Welcome to the Rye History blog

Welcome to the Rye History blog

Saturday, January 15, 2011

Honoring Dr. Martin Luther King

As we approach Martin Luther King Day, and in the wake of the tragic shootings in Tucson, I read King's acceptance speech for the Nobel Peace Prize given in Oslo on December 10, 1964.  His faith in America, delivered against the background of the struggles in Birmingham, Alabama and Philadelphia, Mississippi, resonates as much today as it did in 1964.
I accept this award today with an abiding faith in America and an audacious faith in the future of mankind.  I refuse to accept despair as the final response to the ambiguities of history.  I refuse to accept the idea that the "isness" of man's present nature makes him morally incapable of reaching up for the eternal "oughtness" that forever confronts him.
... I accept this award in the spirit of a curator of some precious heirloom which he holds in trust for its true owners -- all those to whom beauty is truth and truth beauty -- and in whose eyes the beauty of genuine brotherhood and peace is more precious than diamonds or silver or gold.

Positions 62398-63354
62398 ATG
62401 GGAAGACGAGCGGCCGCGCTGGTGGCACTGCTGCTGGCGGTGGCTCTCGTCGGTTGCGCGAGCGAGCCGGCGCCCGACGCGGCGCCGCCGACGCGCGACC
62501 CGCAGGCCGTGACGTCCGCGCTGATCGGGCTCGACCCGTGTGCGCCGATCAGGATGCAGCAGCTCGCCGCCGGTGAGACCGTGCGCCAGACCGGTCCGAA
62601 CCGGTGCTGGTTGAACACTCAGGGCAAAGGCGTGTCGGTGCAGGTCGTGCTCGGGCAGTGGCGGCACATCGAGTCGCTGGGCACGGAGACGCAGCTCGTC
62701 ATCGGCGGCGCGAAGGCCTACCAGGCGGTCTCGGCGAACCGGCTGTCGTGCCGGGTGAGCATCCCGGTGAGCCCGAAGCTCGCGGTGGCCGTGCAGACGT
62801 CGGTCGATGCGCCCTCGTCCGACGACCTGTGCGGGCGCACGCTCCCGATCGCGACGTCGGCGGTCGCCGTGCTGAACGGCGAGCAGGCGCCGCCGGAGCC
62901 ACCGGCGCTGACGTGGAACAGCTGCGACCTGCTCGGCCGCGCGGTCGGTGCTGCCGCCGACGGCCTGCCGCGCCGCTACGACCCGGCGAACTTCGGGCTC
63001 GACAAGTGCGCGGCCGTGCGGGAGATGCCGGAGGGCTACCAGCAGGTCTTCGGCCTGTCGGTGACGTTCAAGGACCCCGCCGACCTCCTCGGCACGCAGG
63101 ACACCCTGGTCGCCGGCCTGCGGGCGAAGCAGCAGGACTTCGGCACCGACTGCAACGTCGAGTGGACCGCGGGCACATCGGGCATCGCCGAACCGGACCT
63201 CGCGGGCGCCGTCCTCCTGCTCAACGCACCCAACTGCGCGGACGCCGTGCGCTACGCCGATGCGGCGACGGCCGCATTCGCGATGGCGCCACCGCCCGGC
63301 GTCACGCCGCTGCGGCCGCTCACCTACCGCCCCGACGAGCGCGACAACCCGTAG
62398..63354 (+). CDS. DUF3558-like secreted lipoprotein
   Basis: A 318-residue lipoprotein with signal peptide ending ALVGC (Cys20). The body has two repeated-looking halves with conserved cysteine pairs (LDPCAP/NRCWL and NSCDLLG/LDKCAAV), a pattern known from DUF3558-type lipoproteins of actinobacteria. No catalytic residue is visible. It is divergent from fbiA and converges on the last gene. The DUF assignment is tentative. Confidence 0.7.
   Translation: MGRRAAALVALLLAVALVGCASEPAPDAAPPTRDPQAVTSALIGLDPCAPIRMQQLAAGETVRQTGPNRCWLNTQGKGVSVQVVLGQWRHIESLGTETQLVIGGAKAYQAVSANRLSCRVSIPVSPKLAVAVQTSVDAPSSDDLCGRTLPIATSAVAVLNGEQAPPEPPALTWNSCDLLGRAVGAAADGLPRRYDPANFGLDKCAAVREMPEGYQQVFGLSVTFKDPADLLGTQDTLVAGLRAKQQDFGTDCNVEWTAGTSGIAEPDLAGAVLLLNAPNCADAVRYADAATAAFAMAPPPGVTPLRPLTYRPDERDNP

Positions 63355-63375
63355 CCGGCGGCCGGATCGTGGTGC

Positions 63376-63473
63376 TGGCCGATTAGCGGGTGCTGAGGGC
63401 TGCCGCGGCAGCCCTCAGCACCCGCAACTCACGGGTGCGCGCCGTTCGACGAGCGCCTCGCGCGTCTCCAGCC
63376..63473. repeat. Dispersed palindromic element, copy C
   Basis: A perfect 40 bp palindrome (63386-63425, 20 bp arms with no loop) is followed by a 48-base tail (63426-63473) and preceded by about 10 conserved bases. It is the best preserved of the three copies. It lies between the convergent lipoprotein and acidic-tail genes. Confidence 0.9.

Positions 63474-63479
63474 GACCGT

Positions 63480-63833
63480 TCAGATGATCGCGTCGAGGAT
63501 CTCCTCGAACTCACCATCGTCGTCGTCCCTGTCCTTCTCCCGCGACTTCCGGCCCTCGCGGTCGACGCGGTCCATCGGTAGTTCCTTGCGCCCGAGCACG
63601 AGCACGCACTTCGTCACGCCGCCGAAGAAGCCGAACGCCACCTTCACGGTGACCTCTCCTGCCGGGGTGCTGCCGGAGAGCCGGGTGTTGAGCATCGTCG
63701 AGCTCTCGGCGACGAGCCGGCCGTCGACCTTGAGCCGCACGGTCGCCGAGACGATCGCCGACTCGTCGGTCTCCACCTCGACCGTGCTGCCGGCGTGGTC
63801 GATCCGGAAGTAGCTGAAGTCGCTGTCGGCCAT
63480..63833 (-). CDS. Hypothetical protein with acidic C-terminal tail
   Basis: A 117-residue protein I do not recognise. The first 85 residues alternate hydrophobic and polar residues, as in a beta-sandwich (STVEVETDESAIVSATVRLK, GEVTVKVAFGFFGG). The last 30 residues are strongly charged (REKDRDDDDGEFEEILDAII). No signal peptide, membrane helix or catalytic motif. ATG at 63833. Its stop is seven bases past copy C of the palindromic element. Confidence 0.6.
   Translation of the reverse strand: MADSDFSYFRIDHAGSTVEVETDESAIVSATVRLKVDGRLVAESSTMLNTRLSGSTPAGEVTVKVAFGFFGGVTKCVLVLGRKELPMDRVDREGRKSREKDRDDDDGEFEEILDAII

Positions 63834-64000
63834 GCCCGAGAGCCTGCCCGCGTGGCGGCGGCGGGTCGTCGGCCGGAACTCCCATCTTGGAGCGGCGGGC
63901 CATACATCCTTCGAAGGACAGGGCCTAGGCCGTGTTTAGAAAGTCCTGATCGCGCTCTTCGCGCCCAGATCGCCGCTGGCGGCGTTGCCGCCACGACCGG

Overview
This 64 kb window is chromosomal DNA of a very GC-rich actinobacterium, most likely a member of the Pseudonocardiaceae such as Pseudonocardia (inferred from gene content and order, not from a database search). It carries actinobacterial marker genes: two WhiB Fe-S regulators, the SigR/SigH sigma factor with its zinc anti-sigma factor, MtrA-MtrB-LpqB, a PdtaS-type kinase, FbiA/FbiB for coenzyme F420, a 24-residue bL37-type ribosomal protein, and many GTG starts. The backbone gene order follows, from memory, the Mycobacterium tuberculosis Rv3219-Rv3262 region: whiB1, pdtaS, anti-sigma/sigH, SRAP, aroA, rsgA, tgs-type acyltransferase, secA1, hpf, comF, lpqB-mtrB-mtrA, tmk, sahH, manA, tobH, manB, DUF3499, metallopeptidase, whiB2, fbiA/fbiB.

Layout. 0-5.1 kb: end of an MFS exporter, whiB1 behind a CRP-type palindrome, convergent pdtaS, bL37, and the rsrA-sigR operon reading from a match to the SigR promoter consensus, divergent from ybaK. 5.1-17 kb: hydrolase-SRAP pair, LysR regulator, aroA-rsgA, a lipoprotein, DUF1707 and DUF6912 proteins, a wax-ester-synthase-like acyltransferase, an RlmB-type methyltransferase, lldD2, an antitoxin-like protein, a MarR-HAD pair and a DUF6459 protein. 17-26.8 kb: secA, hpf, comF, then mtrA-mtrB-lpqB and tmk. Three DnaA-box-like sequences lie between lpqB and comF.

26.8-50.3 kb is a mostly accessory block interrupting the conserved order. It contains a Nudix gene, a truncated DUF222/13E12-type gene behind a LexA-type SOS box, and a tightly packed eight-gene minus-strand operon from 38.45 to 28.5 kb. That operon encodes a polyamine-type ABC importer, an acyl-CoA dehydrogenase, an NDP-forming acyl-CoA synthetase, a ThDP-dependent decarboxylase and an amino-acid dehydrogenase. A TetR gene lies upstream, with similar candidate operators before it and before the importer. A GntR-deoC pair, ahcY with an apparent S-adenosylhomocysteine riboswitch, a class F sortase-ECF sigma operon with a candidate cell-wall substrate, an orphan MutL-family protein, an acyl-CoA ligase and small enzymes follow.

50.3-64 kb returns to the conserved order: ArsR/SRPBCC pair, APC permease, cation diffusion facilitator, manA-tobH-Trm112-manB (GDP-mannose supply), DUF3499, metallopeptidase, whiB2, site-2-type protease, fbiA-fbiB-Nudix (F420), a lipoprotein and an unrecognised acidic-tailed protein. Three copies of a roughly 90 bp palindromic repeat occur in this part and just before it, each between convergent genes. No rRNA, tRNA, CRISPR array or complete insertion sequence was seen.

Powerful historical figures like Dr. King help provide the perspective that we need to make sense of the present.  And in some very small way, we are all curators of precious heirlooms that we hold in trust for future generations.  Bill Tramposch, the Executive Director of Historic Nantucket, wrote a wonderful introduction to the current issue of Historic Nantucket in which he observed that museums and historical societies "are the cultural keels for our ships of state.  They bring us together; and they help us to stand and face the great possibilities we have to play an active and informed part in determining our future.... They nurture our tolerance; they help us to celebrate our differences; and they prepare us to adapt to ever-uncertain times by reacquainting us with life's constraints."

As we honor Dr. King's legacy, let us consider how powerfully his words spoken 47 years ago still speak to us today.  To borrow again from Bill Tramposch, in a world that might seem without order or sense, knowing where we've been will provide the perspective and understanding to make decisions today.  Our heritage gives us the reassurance that life will go on and that this "great experiment" that is our vibrant democracy will endure.

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